Thursday, November 7, 2013

Theology of Pajamas, Breakfast for Dinner, and #Jesusworefooties

Youth ministry requires a smorgasboard of creativity, intentionality, absurdity, and a unique ability to create safe and sacred space for honest conversations. So when we mapped out the fall series, "Will You ______?,"* I knew we needed to be fairly playful when it came to making room for sharing and honoring doubt as faith (see related post). Our youth ministry team needed to find a way to hold in tension vulnerability with security so youth would feel free to converse with one another and share raw reflections.** We needed, a la Jesus and the dreams of God, to turn things upside down and level the playing field.

And we couldn't think of a better way than to have the most important meal of the day at the end of the day with pajamas as the required attire.

As expected, the youth and adult leaders didn't disappoint.

Hobbit slippers, flannel bottoms, superhero capes, bathrobes, and a fair share of footies.

Including those sported by this guy. #JesusWoreFooties

A rather shocking surprise for other church members and our associate of pastoral care. I think she wants to schedule a conversation with me now.

On pajama night, over 50 of us sat together and enjoyed pancakes, fruit, and nature's candy- BACON. We even discovered these strips of deliciousness have their own patron saint, Anthony the Abbot. A rather fitting observation given our meal took place on All Saint's Sunday.

Then we headed into a youth-led worship service and contemplated doubt as faith. We affirmed the community of saints as safe grounds to share and honor questions, curiosities, and insecurities common to all who pilgrimage alongside Jesus.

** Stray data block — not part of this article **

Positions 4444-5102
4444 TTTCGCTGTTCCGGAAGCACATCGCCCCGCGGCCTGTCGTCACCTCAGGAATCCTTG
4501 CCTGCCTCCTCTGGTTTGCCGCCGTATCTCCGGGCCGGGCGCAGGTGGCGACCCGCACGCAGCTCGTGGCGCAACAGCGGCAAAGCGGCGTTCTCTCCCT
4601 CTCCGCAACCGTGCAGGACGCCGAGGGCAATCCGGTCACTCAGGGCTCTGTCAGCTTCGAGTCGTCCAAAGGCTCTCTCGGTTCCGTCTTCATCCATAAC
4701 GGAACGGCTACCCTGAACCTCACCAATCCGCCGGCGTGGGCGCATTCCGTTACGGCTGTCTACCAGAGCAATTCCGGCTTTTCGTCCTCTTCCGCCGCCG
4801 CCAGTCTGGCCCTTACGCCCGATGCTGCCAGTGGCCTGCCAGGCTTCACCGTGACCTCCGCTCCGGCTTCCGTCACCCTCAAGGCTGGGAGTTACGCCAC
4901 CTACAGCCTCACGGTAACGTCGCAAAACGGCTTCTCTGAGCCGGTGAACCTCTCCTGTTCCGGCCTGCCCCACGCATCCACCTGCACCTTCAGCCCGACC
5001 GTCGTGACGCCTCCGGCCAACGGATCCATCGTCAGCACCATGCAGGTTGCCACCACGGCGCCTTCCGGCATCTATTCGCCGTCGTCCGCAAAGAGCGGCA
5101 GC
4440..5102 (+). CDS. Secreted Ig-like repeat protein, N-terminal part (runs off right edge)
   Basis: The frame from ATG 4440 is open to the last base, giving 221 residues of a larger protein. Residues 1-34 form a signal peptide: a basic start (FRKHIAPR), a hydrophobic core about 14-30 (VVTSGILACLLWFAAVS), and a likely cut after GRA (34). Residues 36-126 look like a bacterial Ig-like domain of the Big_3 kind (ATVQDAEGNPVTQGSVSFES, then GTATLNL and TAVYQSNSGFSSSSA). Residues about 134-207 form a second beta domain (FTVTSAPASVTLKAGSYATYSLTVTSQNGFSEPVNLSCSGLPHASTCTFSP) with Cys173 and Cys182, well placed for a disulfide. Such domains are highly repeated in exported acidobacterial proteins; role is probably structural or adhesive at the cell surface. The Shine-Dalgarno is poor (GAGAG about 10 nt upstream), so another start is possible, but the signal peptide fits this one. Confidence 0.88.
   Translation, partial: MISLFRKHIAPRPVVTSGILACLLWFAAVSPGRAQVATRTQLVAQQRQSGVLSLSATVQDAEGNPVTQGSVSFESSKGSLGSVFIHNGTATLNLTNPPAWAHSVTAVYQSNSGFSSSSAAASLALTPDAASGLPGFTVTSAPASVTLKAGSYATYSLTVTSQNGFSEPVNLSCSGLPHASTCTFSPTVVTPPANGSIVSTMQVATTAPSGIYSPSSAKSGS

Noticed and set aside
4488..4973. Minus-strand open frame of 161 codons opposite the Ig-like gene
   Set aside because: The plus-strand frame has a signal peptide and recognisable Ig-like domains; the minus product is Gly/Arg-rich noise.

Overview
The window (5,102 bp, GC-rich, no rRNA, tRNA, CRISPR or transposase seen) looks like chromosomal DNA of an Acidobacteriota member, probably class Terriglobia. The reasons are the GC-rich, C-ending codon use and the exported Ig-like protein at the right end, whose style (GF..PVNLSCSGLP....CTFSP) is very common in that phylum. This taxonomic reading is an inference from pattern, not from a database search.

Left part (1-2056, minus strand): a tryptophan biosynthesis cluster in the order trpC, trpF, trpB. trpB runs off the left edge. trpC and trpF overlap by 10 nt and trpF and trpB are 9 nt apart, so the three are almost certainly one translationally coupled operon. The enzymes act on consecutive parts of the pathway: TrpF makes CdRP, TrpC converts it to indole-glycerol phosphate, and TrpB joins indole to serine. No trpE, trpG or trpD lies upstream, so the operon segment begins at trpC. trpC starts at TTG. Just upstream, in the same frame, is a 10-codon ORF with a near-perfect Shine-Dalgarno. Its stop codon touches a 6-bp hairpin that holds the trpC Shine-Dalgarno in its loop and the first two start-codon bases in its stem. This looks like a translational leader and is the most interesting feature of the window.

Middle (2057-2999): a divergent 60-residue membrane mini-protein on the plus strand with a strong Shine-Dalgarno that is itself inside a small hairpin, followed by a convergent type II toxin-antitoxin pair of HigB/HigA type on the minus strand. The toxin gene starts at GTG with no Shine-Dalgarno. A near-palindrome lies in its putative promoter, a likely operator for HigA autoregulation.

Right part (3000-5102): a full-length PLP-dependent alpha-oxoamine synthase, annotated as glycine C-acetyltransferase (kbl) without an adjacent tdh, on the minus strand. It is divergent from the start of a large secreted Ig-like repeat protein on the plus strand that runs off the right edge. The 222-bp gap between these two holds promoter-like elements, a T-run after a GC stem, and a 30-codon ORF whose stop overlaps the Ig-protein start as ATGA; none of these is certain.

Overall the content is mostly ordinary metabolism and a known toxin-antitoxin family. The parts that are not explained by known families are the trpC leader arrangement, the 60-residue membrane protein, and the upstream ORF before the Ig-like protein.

After all, the faithful have always been doubtful. This includes Jesus who pondered his own ability to endure the cross.

It was a holy time. It was a sacred time. It was an awkward time. It was a blessed time.

And again, the youth did not disappoint with their fair share of doubts and questions honored and confessed. They sat together in pairs and filled in the blanks of these cards. Doubts about the existence of God, effectiveness of prayer, hopes for the world to ever be the way God intended, and whether they could trust they mattered to anyone echoed through the small chapel. And they prayed for each other as they sat in clothing usually confined to sleepovers.

So next time you are interested in fostering an environment where youth feel free to share reflections on a difficult topic, consider flipping the day upside down, eating some bacon, and putting on your pajamas. When youth are brave enough to look ridiculous on the outside, sharing vulnerabilities long silenced on the inside does not seem so bad.

 

Note:

*This series is rooted in the belief that a large part of what it means to follow Jesus is willingness to follow, fail, try, and respond to the good news of God's love for the whole world- especially our most vulnerable neighbors.

**Many thanks to Kathy Escobar, who served as a humble conversaiton partner of the blogosphere and email. Her book, Down We Go, has a beautiful and insightful chapter on sharing and honoring doubt. I highly reccomend the read and her related blogpost. This would serve as a great reflection for both youth and adults, pastors and pew sitters alike.

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